Apple today announced a number of upgrades to its music and media service, iTunes. Most notably, it’s giving iTunes a social layer. Chief executive Steve Jobs showed off a service called Ping, which he described as Facebook or Twitter for music.
Jobs described this as Apple’s attempt to solve the problem of “discovery” — how to find the content you want among everything in iTunes. Basically, users can follow other users or musicians, seeing what they’ve downloaded, music that they like, updates on other social networks, and concerts that they’re giving (if they’re a musician) or attending (if they’re a friend).
Like any good social network, your information can be as public or as private as you want, Jobs said. For example you could create a “circle of friends,” and just share purchases and recommendations within that group.
Presumably, this is built with some of the technology from Lala, the social music service that Apple acquired. However, it’s not the “cloud” music service that bloggers had predicted Apple would build with Lala, allowing users to stream music from online.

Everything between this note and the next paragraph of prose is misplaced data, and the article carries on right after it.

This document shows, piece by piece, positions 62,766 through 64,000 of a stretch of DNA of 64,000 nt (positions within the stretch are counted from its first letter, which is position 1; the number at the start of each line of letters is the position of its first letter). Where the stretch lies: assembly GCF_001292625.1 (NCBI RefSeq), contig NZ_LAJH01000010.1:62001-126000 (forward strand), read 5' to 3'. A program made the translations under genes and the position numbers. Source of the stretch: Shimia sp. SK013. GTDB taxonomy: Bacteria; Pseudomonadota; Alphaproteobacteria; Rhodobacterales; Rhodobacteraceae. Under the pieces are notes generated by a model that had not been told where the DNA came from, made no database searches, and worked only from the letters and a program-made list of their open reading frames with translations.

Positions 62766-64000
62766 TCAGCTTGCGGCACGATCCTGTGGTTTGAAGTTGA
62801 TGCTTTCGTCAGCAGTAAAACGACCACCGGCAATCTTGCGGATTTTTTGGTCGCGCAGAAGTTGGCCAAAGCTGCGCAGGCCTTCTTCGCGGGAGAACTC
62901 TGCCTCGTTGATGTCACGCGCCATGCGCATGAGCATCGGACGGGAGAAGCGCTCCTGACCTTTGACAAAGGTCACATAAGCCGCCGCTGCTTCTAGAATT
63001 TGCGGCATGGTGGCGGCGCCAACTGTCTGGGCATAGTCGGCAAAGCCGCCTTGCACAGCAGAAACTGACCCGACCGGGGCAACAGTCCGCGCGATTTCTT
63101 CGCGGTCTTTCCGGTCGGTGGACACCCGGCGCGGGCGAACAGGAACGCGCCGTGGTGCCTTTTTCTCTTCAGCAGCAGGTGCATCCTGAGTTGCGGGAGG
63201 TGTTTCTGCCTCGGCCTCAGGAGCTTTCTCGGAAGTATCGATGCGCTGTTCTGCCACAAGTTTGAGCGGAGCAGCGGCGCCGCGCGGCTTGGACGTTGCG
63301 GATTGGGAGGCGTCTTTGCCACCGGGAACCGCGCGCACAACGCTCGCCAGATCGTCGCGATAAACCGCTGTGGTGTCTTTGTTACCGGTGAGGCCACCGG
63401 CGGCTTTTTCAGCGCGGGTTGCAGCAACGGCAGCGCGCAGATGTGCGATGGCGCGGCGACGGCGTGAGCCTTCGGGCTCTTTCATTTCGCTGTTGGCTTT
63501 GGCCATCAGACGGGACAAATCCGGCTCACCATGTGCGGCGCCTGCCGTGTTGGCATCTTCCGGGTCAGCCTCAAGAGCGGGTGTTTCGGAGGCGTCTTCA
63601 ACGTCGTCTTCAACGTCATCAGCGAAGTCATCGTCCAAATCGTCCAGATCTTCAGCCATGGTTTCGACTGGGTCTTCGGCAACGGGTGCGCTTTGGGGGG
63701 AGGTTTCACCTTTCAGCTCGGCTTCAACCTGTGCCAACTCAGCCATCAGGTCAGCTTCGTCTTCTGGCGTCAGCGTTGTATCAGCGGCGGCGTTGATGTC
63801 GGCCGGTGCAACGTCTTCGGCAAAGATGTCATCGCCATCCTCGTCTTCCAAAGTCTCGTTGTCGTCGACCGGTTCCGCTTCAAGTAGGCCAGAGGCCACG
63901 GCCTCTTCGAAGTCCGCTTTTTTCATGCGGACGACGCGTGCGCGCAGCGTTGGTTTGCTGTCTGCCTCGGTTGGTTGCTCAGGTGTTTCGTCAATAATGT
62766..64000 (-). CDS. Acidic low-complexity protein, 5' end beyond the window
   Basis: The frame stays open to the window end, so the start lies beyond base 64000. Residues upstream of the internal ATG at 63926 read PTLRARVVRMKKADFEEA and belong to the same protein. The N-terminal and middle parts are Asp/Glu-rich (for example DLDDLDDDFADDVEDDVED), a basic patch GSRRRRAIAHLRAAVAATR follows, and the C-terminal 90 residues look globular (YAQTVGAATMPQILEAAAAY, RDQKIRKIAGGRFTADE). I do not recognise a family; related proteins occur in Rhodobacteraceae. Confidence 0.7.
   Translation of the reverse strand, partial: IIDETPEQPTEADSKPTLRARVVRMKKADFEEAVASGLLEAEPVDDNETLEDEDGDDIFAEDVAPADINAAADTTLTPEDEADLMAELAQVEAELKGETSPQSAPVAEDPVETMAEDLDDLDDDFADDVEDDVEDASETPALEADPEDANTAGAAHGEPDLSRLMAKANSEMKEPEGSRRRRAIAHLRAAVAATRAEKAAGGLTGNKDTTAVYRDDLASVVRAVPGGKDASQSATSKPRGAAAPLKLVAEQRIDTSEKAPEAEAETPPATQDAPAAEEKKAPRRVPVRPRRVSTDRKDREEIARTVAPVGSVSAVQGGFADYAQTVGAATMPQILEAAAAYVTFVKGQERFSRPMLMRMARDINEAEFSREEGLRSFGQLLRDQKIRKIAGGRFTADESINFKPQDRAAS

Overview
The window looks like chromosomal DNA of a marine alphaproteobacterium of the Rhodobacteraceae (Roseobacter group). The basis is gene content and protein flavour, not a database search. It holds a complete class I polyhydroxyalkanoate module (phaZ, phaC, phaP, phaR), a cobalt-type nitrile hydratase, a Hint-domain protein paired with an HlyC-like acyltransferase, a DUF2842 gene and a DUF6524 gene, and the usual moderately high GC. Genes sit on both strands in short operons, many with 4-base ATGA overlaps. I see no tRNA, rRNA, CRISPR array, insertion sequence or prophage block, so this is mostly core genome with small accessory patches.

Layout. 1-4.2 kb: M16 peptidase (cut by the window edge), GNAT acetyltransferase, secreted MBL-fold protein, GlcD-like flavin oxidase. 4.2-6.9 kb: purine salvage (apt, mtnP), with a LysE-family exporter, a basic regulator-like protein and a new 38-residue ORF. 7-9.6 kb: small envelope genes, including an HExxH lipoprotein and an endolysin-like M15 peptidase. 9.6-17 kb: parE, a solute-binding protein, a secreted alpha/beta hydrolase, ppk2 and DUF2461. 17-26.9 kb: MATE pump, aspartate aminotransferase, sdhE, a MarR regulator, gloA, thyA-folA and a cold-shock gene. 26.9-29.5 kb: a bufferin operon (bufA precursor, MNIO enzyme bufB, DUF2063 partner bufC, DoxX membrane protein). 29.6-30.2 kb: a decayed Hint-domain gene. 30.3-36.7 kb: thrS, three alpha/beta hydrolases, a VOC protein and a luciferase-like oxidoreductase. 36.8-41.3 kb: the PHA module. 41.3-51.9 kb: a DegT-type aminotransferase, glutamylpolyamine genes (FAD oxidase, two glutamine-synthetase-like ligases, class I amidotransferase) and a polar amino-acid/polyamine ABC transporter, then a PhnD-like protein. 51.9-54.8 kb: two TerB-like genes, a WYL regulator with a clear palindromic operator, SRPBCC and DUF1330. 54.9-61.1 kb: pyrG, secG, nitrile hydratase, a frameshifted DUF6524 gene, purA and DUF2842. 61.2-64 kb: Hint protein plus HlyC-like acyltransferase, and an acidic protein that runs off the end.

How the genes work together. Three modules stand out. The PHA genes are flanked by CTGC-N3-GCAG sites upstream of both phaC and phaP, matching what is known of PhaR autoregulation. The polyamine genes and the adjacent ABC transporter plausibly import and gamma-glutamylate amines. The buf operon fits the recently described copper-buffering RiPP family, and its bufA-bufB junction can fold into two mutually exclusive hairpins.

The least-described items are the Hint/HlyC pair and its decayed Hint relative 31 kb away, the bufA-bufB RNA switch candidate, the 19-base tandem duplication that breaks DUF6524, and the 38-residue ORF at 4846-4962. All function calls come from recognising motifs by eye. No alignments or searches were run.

Ping is part of iTunes 10, the new version of the service, which is going live for 160 million iTunes users today. And Ping will be viewable on both your computer and on your iPhone and iPod Touch.
In discussing the new iTunes, Jobs shared some new statistics about the service. People have downloaded 11.7 billion songs from iTunes, 450 million TV episodes, 100 million books, and 35 million books, he said.
Jobs also shared a new logo for iTunes. Since digital music sales are set to outpace CD sales next spring, the CD logo seemed outdated, he said.
By the way, Apple’s new model for music discovery seems like it might make sense for iPad, iPhone, and iPod Touch applications too. The difficulty of sorting through Apple’s 250,000 apps is a constant complaint, so it might make sense to just add app purchases and recommendations to the network.
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